I swear. I promise. I love my gadgets. I’ve been an enthusiastic up-taker of technology since I first laid eyes on an Apple computer back in 1987. I’ve had around eight Mac computers, desk- and laptops, and numerous iThings; I’ve always upgraded my mobile phone as soon as my contracts allowed—and now my 84 year old Dad, who never quite figured out how to use his mobile, thinks I’m surgically attached to my iPhone. (He’s not far wrong.)
And it’s not just Mac stuff. I’ve got label-makers and kitchen gadgets that look adorably like Muppets and do more or less the same job as my trusty analogue aluminium box grater. I can not only program my DVD to play all regions, but I can—so I lately discovered when a new DVD player was not, in fact, all region as promised by the salesman in a certain yellow-logoed electronic chain store—download and upgrade its software in under 30 minutes.
And sometimes I think I live online. Those of you who know me know I am also a hearty user of social media. I’ve been tweeting since Christmas Eve 2008 (I now have 3 accounts and am delighted to say that my cat Louis was once trending in Australia—alas, because he was missing, but it did have a happy ending, so I can enjoy the brief notoriety). And let’s just say when your teenage niece tells you you’re spending too much time on Facebook, it may be time to take stock…
So you can see that I am not a Luddite.
But ebooks? I just haven’t got on board with them.
I don’t own a Kindle and I don’t think I ever will. I’ve got ereader apps on my iPad and iPhone, but despite that, I just don’t read ebooks. Ever. The most I’ve managed is a couple of chapters of a YA novel I downloaded to my first iPhone as a kind of experiment, but I didn’t get far with it. (Peggle may have had something to do with that—yes, it’s so long ago that I read a novel on an ereader that Angry Birds hadn’t even been invented.) I have downloaded other books—mostly out of copyright classics, thinking they’ll be handy backup reading if I ever get caught out without a book or magazine, but I don’t think I’ve cracked a single one of them. If the metaphor can cross media. And if turning on your ereader is, in fact the same thing as cracking a book.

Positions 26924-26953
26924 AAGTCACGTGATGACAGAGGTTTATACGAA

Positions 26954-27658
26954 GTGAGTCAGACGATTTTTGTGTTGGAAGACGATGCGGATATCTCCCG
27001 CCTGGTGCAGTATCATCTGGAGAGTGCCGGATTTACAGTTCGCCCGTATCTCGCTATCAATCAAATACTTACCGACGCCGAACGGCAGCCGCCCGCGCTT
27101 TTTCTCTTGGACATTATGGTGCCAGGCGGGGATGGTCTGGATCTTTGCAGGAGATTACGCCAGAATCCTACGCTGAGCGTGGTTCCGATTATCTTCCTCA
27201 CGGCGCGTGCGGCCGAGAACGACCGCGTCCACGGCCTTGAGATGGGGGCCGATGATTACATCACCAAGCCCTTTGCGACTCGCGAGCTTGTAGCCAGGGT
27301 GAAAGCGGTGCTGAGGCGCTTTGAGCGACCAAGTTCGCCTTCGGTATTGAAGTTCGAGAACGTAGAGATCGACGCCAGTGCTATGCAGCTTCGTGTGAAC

For me, it’s just not.
It’s not that I have any particular objection to ereaders, and I certainly don’t think it’s a lesser form of reading. I find those who carp on about the death of the book as annoying as those who think people only tweet what they ate for lunch, or proclaim Facebook the end of intimacy. I am, in fact, delighted that ereader technology will very likely mean that writers will always have backlists that people can actually read, and that even the most obscure classic titles can be accessed at the press of a button. I’m even thrilled at the possibilities it presents for self-publishing and the publication of books that may otherwise be too “niche” for a paper print run to be viable, despite believing that the jury is well and truly out on editorial standards of straight-to-ereader titles.
So I’m all for the ereader. I just don’t want to use one.
And I don’t think that’s even because I particularly fetishize the object of the book. I mean, I do love them as beautiful objects—when they are—and I can get a rush of nostalgia from the smell of the pages of old favourites as strong as that I get from walking into a Sunday School hall, or a primary school classroom on a rainy day. I am full of admiration for beautiful book design, and I do think that even if I were an avid ereader, I’d still want beautiful paper editions of books I have loved on my shelves, for the sheer beauty of them, and the weight of ownership that only the physical object can provide.
Because we do have relationships with books. I have written in several places about the important role the children’s fantasy novel, The Magicians of Caprona by Diana Wynne Jones, has played in my life. I often take that book down, sometimes to read my favourite quote from it on its first page (For, as Paolo and Tonino Montana were told over and over again, a spell is the right words delivered in the right way), sometimes just to gaze at the cover and think about how this very object—a mere 191 pages, now heavily foxed—literally changed the direction of my life.
Here’s the cover of the edition I read, and the title page. It’s been signed by Diana, which is another reason to desire the physical book—it has markers not only of ownership and re-readings, but sometimes it is signed by the author, or dedicated by the giver. I’ve yet to hear that anyone has found a satisfactory way of so inscribing an ebook, although no doubt with the way technology gallops ahead of us, signed ebooks will be a reality in no time.
I’m personally not one to write marginalia—I rather wish I were, but I have conniptions at people who dogear pages as place-markers, so the thought of writing in a book thoroughly gives me the willies. But I’m glad OTHER people do, because I love nothing more than coming across a second-hand book, or a book from a university library, where a previous reader or student has left their musings on the contents. (Don’t get me started on those stitched-up, buttoned-down types who make corrections in, or even worse censor library books, though. And I say that as a card-carrying member of the Apostrophe and Punctuation Pedants Club.)
But back to covers. I mention the cover of The Magicians of Caprona specifically, because this particular cover art hugely influenced my reading of the novel. As you’ll see, it has the main characters, Tonino and Angelica, dressed in mediaeval-style clothing. The book is one of Jones’s Chrestomanci series, which deal with the concept of parallel universes. There’s nothing, as far as I know, in the text of Magicians which identifies the flavour of the period of its world as mediaeval, but it will always and forever be that for me because of this cover. I was stunned to find some years after reading it that other cover art suggested other quite different quasi-historical settings for the book, so I basically pretended they didn’t exist, and continue happily on with my vision of the world of this book in line with what the cover art of my edition proposed.